- Stage 3: Focuses on improved relationships and self-esteem.
- Stage 4: Promotes more joy and relationship connection.
Types of DBT
Fully Adherent DBT – DBT as developed by Marsha Lineham involves a multi-pronged approach using four modes of intervention: weekly individual psychotherapy; 2 hour weekly skills based group therapy; regular phone calls to check on progress and support during crisis; and consultation team meetings, all of which run concurrently, usually over the course of a year (1). This is a complex and intense therapeutic intervention, however it has been shown to be the most effective treatment for those with extreme distress intolerance conditions such as those with severe Borderline Personality Disorder (2).
DBT Informed Therapy – The principles of DBT can still be utilized in regular (usually weekly) one-on-one psychotherapy. The therapy involves the client and the therapist working collaboratively through the core skills, with the client practicing these skills between sessions. Sessions also focus on cognitive restructuring, dialectics, acceptance and mindfulness. While much of the evidence supporting DBT has gathered results from fully adherent DBT, there is also evidence to support the effectiveness of DBT being delivered purely via individual therapy mode (3).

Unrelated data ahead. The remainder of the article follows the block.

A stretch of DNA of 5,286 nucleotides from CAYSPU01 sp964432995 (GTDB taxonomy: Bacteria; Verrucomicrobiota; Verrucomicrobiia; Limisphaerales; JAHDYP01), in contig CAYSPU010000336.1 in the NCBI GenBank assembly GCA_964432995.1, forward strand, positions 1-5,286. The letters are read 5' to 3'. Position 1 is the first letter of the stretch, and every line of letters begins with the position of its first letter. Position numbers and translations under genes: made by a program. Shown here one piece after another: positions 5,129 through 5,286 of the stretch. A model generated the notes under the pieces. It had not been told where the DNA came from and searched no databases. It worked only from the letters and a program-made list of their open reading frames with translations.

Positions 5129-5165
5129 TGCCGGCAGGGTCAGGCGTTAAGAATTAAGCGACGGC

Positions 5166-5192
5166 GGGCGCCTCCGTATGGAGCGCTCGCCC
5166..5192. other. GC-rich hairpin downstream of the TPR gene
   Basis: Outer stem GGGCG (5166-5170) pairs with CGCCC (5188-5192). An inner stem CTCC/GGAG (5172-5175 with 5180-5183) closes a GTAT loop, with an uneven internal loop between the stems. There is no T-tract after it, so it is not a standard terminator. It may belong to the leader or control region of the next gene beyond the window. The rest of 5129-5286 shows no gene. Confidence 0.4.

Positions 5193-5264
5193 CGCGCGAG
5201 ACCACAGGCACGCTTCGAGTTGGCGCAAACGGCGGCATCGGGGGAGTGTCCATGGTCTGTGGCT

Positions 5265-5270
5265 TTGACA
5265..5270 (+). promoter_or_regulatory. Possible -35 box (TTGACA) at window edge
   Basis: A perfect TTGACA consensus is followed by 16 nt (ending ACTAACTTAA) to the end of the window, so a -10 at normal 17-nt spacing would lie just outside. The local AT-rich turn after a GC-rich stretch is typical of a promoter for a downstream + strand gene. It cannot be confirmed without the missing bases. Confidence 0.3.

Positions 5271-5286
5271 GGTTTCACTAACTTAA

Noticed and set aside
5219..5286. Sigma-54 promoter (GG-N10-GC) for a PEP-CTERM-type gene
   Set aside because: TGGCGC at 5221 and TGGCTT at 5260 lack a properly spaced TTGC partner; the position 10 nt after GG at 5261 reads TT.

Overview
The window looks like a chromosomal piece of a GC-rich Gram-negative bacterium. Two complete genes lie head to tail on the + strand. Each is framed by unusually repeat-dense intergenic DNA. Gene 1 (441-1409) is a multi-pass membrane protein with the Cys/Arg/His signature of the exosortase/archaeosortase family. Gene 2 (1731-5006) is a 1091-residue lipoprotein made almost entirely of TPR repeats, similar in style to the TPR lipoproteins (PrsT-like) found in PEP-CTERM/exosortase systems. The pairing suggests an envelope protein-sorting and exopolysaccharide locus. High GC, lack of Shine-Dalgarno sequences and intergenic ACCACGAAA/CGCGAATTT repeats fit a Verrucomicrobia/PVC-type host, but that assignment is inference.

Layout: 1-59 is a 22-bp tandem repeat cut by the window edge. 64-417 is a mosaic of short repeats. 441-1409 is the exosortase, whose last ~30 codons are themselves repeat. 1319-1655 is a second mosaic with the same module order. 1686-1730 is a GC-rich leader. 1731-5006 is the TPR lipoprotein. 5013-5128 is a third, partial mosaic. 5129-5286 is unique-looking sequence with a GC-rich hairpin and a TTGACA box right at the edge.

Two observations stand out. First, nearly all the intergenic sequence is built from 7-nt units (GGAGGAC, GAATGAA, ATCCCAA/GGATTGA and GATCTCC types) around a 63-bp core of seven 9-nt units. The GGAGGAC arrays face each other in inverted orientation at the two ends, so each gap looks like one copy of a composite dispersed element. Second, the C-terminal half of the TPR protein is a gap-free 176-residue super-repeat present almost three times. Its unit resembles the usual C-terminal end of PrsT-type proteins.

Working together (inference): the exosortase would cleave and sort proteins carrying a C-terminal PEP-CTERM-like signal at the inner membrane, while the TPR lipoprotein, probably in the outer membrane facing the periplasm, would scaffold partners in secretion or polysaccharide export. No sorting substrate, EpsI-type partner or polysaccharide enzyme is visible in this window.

As compassion and non-judgment are important in DBT, clients are always seen as doing the best they can in a difficult situation. It is the role of DBT and the therapist to help the client find and use behaviours that work better than what they are already doing.
Could DBT work for me?
The skills taught in Dialectical Behaviour Therapy can be of benefit to anyone who feels they are lacking in the core skill areas of emotional regulation, distress tolerance and interpersonal effectiveness and/or those experiencing problem behaviours such as suicidality, self-harm, impulsive self-destructive behaviours, chaotic and volatile interpersonal relationships, anxiety and panic disorders, mood disorders, substance abuse problems, eating disorders, anger problems or severe mood problems. Individual therapy can use DBT solely to focus on these issues, or DBT may be used as part of an integrative approach to address the main presenting problems.
Greta Neilsen is a Loganholme psychologist utilizing DBT Informed Therapy in her integrative approach to therapy. She endeavours to provide her clients with a safe space to understand the challenges they face, as they develop ways to overcome their difficulties.
To make an appointment with Loganholme Psychologist Greta Neilsen, please call (07) 3067 9129 or you can book online today.
- Lineham, M.M. (1993). Skills Training Manual for Treating Borderline Personality Disorder. Guilford Press, New York.
- O’Connell, B. & Dowling, M. (2014). Dialectical behaviour therapy (DBT) in the treatment of borderline personality disorder. Journal of Psychiatric and Mental Health Nursing, 21, 518-525.
- Robins, C. J. & Chapman, A. L. (2004). Dialectical Behaviour Therapy: Current status, recent developments and future directions. Journal of Personality Disorders, 18, 3-89.